 Recently, the Central Government has appointed ‘Subodh Kumar Jaiswal’ as a new Director of the Central Bureau of Investigation (CBI).
 The Director of the CBI is appointed as per section 4A of the Delhi Special Police Establishment Act of 1946.

 The CBI was set up in 1963 by a resolution of the Ministry of Home Affairs.
 Now, the CBI comes under the administrative control of the Department of Personnel and Training (DoPT) of the Ministry of Personnel, Public Grievances and Pensions.
 The establishment of the CBI was recommended by the Santhanam Committee on Prevention of Corruption (1962–1964).
 The CBI is not a statutory body. It derives its powers from the Delhi Special Police Establishment Act, 1946.
 The CBI is the main investigating agency of the Central Government.
 It also provides assistance to the Central Vigilance Commission and Lokpal.
 It is also the nodal police agency in India which coordinates investigations on behalf of Interpol Member countries.
 The CBI is headed by a Director.
 The CBI has jurisdiction to investigate offences pertaining to 69 Central laws, 18 State Acts and 231 offences in the IPC.

 The Director of CBI as Inspector General of Police, Delhi Special Police Establishment, is responsible for the administration of the organisation.
 The Lokpal and Lokayuktas Act (2013) amended the Delhi Special Police Establishment Act (1946) and made the following changes with respect to appointment of the Director of CBI:
 Appointment Committee: The Central Government shall appoint the Director of CBI on the recommendation of a three-member committee consisting of the Prime Minister as Chairperson, the Leader of Opposition in the Lok Sabha and the Chief Justice of India or Judge of the Supreme Court (SC) nominated by him.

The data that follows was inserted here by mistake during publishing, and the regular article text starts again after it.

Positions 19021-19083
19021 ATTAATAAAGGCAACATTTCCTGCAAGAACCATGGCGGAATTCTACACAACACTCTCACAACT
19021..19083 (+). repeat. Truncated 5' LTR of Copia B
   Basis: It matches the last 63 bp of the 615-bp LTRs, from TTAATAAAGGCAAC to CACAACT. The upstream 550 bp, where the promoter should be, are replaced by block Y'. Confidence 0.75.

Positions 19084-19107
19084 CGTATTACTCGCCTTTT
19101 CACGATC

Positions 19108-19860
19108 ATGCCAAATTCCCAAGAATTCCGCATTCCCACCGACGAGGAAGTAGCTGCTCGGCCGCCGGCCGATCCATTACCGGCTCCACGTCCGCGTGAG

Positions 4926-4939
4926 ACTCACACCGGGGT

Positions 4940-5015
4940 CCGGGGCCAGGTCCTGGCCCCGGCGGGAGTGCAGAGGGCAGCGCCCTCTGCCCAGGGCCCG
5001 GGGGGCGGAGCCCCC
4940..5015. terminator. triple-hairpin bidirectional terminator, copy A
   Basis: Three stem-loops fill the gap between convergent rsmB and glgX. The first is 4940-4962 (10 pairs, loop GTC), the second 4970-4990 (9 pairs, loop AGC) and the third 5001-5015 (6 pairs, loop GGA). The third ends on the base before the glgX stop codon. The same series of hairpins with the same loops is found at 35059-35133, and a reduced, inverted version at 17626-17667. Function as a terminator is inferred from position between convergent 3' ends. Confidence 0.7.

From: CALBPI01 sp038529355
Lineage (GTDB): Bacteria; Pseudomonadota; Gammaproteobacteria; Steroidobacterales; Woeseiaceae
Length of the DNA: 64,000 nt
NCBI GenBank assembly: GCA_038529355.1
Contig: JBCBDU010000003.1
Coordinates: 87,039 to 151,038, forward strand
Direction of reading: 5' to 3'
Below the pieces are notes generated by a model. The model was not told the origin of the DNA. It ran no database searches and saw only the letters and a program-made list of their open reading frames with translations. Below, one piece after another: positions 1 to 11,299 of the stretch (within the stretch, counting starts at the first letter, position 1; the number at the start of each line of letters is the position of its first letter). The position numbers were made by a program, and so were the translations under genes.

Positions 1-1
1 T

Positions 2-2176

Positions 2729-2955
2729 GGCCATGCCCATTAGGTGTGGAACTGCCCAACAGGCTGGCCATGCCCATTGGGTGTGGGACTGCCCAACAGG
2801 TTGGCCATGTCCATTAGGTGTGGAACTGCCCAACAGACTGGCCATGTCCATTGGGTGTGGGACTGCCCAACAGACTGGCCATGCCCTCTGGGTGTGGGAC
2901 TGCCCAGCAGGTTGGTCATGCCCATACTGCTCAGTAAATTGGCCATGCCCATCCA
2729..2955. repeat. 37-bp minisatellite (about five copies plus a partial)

 The Delhi Special Police Establishment (Amendment) Act, 2014 made a change in the composition of the committee related to the appointment of the Director of CBI.
 It states that where there is no recognized leader of opposition in the Lok Sabha, then the leader of the single largest opposition party in the Lok Sabha would be a member of that committee.
 Tenure of Director: The Director of CBI has been provided security of two-year tenure in office by the CVC Act, 2003.

 The six-month minimum residual tenure rule was introduced by the Supreme Court in a March 2019 order.
 No officer with less than six months’ tenure remaining can be considered for the post of chief.
 Though the order in the Prakash Singh case pertained to the appointment of DGPs, it was extended to CBI Director too.
 In the Prakash Singh case, 2006 the SC had stressed the point that appointment of DGPs “should be purely on the basis of merit and to insulate the office from all kinds of influences and pressures”.
 The Director of CBI is to hold the post for not less than two years as held by the Vineet Narain judgment of 1998.
 He/she may not be transferred except with the previous consent of the high-level committee.
 The SC in Union of India versus C. Dinakar, 2001 case has held that “ordinarily IPS officers of the senior most four batches in service on the date of retirement of CBI Director, irrespective of their empanelment, shall be eligible for consideration for appointment to the post of CBI Director”.

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